“Media volatility and the risky regulation”

first_img News June 15, 2010 – Updated on January 20, 2016 “Media volatility and the risky regulation” Receive email alerts RSF_en Organisation EcuadorAmericas Follow the news on Ecuador Coronavirus: State measures must not allow surveillance of journalists and their sources Open publication – Free publishing – More ecuador June 15, 2020 Find out more Reports Help by sharing this information center_img Coronavirus “information heroes” – journalism that saves lives Two months before Assange’s extradition hearing, RSF calls for his release on humanitarian grounds and for US Espionage Act charges to be dropped to go further Related documents Download the reportPDF – 779.65 KB News EcuadorAmericas News A communications law, promoted by President Rafael Correa, should begin its final reading on 18 June, after seven months of controversy within the national assembly and within the media profession.It was against this background that Reporters Without Borders took part in the forum, “Journalism Under Debate” at the San Francisco de Quito University on 7-8 May, organised by journalist and teacher Éric Samson, who is also our organisation’s correspondent in Ecuador. Interviews conducted here and on the sidelines of these two days of discussion provide the basis of the report we are releasing today. The press freedom landscape in Ecuador, in the light of the new law, is seen by many as characteristic of the Latin-American regional context involving sharp polarisation between a fledgling public press, seen as close to government and a privately owned media that is tendentious if not actually oppositional; volatile relations between these traditionally dominant private media and a progressive new government; a climate of unremitting “media war” with neither side ready for a truce. While this context does not a priori favour a consensus on the new law, it could at the same time present an opportunity to go beyond it. We accept that in principle the proposed Ecuadoran law genuinely aims to democratise the media scene. Most of those who contributed to this report, regardless of their political position, conceded the need for new and appropriate regulation. However, this report also reveals criticisms from both sides – and sometimes for the same reasons – about its practical application (types of sanctions, the composition of the planned Communication and Information Council, and the educational qualifications required to practise journalism). These criticisms sometimes overlap with our own. The law would be better if it deleted reference to “news likely to provoke social upheaval and disorder” among the very small amount of content it would seek to ban. These ideas are vague and would produce self-censorship. But above all our concerns rest less on the content of the law than on essential compensations without which its application could be compromised. Three of these seem to us essential:- The decriminalisation of the offences of “defamation and insult”” – A fair share of the benefit of official advertising concomitant with that of frequencies- Regulation of official announcements or messages, called “cadenas”, limiting their number and putting strict conditions on their compulsory broadcast on all channels as currently during the week. Instead of explaining policy, these “cadenas” have become through their form and their frequency instruments of aggressive propaganda – sometimes targeting the media or journalists – that reinforces polarisation. Here is one such, broadcast during our visit, on 7 May 2010, the background to which is explained in the report (subtitled in english) : April 10, 2020 Find out more December 24, 2019 Find out morelast_img read more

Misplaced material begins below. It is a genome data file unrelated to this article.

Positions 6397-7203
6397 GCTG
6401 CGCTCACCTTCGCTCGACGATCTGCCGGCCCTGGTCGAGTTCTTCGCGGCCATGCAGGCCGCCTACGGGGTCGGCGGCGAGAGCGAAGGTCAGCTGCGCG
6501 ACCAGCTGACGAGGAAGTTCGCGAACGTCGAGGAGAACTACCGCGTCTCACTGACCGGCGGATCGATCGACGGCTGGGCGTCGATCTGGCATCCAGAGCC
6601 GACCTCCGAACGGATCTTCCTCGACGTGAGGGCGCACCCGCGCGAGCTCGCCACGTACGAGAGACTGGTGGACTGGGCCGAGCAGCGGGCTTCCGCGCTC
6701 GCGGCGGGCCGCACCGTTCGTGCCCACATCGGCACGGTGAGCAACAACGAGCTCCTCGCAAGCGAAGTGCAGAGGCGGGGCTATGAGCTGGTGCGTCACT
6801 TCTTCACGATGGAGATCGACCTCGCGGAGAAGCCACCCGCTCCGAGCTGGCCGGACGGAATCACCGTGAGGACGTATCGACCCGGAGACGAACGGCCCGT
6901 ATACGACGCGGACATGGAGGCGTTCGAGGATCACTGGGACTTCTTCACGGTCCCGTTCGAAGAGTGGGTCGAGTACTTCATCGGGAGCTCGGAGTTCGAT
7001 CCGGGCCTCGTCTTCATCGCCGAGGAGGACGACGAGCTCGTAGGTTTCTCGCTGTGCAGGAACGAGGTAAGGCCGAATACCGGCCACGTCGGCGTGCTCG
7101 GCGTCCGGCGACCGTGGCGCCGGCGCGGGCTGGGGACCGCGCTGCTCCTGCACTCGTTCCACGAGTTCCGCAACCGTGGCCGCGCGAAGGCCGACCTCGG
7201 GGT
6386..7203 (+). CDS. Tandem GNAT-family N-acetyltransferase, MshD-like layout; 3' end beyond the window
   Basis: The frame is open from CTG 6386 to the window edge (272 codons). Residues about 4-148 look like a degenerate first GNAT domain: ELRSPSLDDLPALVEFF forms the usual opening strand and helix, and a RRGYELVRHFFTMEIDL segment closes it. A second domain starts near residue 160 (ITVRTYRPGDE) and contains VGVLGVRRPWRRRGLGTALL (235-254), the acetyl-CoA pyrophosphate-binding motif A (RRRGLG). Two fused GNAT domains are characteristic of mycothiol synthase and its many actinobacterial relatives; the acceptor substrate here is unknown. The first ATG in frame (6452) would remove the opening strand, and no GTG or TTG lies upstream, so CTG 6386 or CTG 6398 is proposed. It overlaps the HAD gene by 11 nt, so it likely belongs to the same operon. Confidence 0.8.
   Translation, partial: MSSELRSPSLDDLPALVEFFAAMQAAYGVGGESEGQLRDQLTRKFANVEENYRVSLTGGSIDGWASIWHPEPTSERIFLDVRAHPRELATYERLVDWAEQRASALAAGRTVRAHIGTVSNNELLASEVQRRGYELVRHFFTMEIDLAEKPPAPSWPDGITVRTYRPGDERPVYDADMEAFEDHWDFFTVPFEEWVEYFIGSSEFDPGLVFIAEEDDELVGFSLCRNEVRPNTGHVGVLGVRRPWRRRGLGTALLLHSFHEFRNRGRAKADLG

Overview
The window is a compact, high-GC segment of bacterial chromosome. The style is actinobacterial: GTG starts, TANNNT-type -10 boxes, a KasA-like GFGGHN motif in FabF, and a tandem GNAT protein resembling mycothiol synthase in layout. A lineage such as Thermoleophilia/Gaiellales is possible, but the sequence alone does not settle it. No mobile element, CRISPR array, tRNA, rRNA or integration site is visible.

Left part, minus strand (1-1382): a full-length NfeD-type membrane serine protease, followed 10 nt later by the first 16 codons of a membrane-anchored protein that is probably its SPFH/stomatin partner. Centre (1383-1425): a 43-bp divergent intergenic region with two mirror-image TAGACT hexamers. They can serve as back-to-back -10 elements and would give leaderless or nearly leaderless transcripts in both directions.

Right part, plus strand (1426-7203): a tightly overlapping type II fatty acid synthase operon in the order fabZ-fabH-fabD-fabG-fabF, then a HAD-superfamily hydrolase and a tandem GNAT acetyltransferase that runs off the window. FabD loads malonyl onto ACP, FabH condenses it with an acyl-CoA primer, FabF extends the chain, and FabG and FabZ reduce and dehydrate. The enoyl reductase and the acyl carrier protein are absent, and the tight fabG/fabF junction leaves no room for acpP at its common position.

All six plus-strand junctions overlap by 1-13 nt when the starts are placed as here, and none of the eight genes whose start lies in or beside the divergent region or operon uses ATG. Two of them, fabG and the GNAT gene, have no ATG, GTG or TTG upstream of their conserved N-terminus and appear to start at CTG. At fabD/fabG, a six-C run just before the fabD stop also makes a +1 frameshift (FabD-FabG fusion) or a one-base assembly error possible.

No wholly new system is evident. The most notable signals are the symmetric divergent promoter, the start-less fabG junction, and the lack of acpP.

Rotary guest talks difference in the arts

first_img Pike County Sheriff’s Office offering community child ID kits Published 11:00 pm Wednesday, September 11, 2013 Email the author You Might Like A little bit of country PLAS students donned western wear Wednesday as part of homecoming activities By Jeb Sharp Rock stars and country folk have… read more Book Nook to reopen Plans underway for historic Pike County celebration The Penny Hoarder Issues “Urgent” Alert: 6 Companies… Rotary guest talks difference in the arts Around the WebMd: Do This Immediately if You Have Diabetes (Watch)Blood Sugar BlasterIf You Have Ringing Ears Do This Immediately (Ends Tinnitus)Healthier LivingHave an Enlarged Prostate? Urologist Reveals: Do This Immediately (Watch)Healthier LivingWomen Only: Stretch This Muscle to Stop Bladder Leakage (Watch)Healthier LivingRemoving Moles & Skin Tags Has Never Been This EasyEssential HealthMost 10 Rarest Skins for FortniteTCGThe content you see here is paid for by the advertiser or content provider whose link you click on, and is recommended to you by Revcontent. As the leading platform for native advertising and content recommendation, Revcontent uses interest based targeting to select content that we think will be of particular interest to you. We encourage you to view your opt out options in Revcontent’s Privacy PolicyWant your content to appear on sites like this?Increase Your Engagement Now!Want to report this publisher’s content as misinformation?Submit a ReportGot it, thanks!Remove Content Link?Please choose a reason below:Fake NewsMisleadingNot InterestedOffensiveRepetitiveSubmitCancel Latest Stories Sponsored Contentcenter_img Next Up“Everybody gets us confused,” she said. “I’ve gotten checks in the mail that were intended for the Troy-Pike Cultural Arts Center. It would be nice to have them but I send them where they were intended to go.”Blair told the Rotarians that the Troy-Pike Cultural Arts Center primarily promotes the visual arts and the Johnson Center for the Arts is its gallery venue.“The TAC’s main focus is for the performing arts,” she said. “We bring a variety of artistic performances to the Claudia Crosby Theater each year.” Elaine Blair, Troy Arts Council patrons’ chair, was the program guest at the Wednesday meeting of the Brundidge Rotary Club. Harry Sanders was the program host.Brundidge Rotarians now have a better understanding of what the Troy Arts Council is and what it’s not.Elaine Blair, TAC patrons chair, was the program guest of Harry Sanders at the Wednesday meeting of the Brundidge Rotary Club.Blair, laughingly, said that she would like to clear up the confusion that exists between the arts opportunities offered by the Troy Arts Council and the Troy-Pike Cultural Arts Center. By Jaine Treadwell “Being a non-profit organization has made a huge difference in our fund-raising efforts, Blair said. “We are eligible to receive federal and state funds. We receive funding from the city and the Pike County Commission, from grants, our patrons and our corporate sponsors.”Blair said it costs “big bucks” to bring nationally and internationally acclaimed performers to Troy.“And, we depend on our patrons’ support and our ticket sales to help bring these performances to Troy,” she said. “When you buy a ticket to a performance, you are supporting our young people, too.”Michael Kelsey, a world-class guitarist performed at the Crosby Theater Tuesday night.He also performed at Goshen, Banks and Pike County elementary schools.Rotarian Anita Grant, who is the PCES principal, expressed appreciation to the TAC for making the Kelsey concert available to her students.“He was outstanding,” Grant said. “He held the students’ interest and made them more aware that music is expressive and emotional. We appreciated the opportunity to hear him.”The TAC has a rotating grant program that is available to city and county schools on an annual basis. The TAC was the original sponsor of the Jean Lake Festival, now TroyFest, and awards a Jean Lake Scholarship to a high school senior each year who plans to continue in the arts.As a ninth-grader, Blair said she had an opportunity to usher at Stan Kenton and Ferrante & Teicher concerts.“Those concerts made an impression on my life and I was so appreciative of those opportunities,” she said.Blair added and that the arts opportunities offered in Pike County have the potential to enhance the quality of life for those who take advantage of them.She said that the arts are alive and well in Pike County and encouraged the Rotarians to support the arts according to their interests. Remember America’s heroes on Memorial Day By The Penny Hoarder Together the two arts organizations have made Troy an arts destination for those who enjoy the visual and performing arts.But, Blair said that Brundidge, too, is an arts destination with the We Piddle Around Theater and its folk life play and storytelling events and Studio 116, which houses both an art gallery and a performance center.“We know that Brundidge supports the arts,” Blair said. “And the TAC is proud to be a part of the arts community in Pike County.”The TAC has been a leader in the arts since 1974 and it recently became a non-profit organization. Print Article Troy falls to No. 13 Clemsonlast_img read more